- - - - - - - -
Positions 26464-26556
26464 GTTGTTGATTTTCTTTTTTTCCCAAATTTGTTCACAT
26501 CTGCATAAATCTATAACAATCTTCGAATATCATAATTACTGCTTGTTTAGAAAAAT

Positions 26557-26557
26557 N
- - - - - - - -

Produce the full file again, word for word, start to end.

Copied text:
Positions 26464-26556
26464 GTTGTTGATTTTCTTTTTTTCCCAAATTTGTTCACAT
26501 CTGCATAAATCTATAACAATCTTCGAATATCATAATTACTGCTTGTTTAGAAAAAT

Positions 26557-26557
26557 N